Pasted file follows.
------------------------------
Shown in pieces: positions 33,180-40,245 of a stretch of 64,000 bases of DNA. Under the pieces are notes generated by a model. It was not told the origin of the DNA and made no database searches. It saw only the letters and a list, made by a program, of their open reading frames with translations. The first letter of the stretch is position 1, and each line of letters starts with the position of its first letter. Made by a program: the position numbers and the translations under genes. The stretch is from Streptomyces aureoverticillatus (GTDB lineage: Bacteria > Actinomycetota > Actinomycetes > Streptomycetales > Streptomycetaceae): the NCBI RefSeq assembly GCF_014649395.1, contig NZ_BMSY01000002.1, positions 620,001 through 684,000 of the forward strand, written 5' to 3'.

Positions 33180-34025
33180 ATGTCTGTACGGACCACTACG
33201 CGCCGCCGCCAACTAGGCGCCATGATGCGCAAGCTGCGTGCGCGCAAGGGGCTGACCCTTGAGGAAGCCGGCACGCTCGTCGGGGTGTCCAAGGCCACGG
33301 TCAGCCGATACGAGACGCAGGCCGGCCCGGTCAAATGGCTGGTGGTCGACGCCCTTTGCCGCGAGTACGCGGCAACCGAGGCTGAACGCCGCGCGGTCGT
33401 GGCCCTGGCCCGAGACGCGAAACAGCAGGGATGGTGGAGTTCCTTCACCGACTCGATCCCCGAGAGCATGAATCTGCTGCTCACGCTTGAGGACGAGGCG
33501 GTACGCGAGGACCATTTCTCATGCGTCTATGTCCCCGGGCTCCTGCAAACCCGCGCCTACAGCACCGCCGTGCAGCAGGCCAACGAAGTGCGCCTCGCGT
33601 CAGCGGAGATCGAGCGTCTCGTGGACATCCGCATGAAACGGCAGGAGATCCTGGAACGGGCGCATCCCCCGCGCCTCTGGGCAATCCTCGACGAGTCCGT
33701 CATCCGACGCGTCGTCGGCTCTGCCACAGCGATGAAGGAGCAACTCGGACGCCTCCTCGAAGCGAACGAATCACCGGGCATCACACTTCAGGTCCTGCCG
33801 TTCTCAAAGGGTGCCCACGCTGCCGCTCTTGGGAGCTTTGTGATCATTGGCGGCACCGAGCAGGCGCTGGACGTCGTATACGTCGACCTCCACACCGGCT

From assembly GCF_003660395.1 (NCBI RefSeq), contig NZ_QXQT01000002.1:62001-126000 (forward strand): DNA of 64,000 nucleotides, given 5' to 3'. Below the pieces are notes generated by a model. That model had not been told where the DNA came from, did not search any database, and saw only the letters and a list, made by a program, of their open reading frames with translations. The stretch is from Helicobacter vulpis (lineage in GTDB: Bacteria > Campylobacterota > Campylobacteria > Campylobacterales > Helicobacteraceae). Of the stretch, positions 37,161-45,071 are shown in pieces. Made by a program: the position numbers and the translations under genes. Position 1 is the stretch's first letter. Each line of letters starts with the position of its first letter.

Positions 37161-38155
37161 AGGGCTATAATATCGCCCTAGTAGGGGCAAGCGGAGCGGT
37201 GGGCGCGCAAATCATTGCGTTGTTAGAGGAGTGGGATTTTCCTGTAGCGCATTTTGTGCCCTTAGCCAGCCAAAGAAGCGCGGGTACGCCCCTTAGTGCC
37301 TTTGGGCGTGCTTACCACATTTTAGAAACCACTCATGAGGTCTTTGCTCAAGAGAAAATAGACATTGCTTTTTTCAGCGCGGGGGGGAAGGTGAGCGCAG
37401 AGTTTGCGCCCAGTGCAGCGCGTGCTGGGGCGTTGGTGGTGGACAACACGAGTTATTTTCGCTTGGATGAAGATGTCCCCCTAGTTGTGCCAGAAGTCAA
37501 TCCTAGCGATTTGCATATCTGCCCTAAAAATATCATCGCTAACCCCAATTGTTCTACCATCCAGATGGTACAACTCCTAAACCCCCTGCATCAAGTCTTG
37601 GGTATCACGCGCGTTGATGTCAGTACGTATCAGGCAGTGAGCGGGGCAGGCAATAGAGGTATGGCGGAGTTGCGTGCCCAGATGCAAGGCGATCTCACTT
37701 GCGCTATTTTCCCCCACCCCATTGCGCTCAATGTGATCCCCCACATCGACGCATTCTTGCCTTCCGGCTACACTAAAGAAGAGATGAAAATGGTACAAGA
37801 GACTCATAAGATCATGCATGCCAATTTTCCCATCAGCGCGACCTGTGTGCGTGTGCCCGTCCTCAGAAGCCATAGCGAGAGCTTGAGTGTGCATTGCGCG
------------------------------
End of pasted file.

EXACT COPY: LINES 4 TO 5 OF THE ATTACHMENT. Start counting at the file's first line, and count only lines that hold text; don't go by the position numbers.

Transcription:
33201 CGCCGCCGCCAACTAGGCGCCATGATGCGCAAGCTGCGTGCGCGCAAGGGGCTGACCCTTGAGGAAGCCGGCACGCTCGTCGGGGTGTCCAAGGCCACGG
33301 TCAGCCGATACGAGACGCAGGCCGGCCCGGTCAAATGGCTGGTGGTCGACGCCCTTTGCCGCGAGTACGCGGCAACCGAGGCTGAACGCCGCGCGGTCGT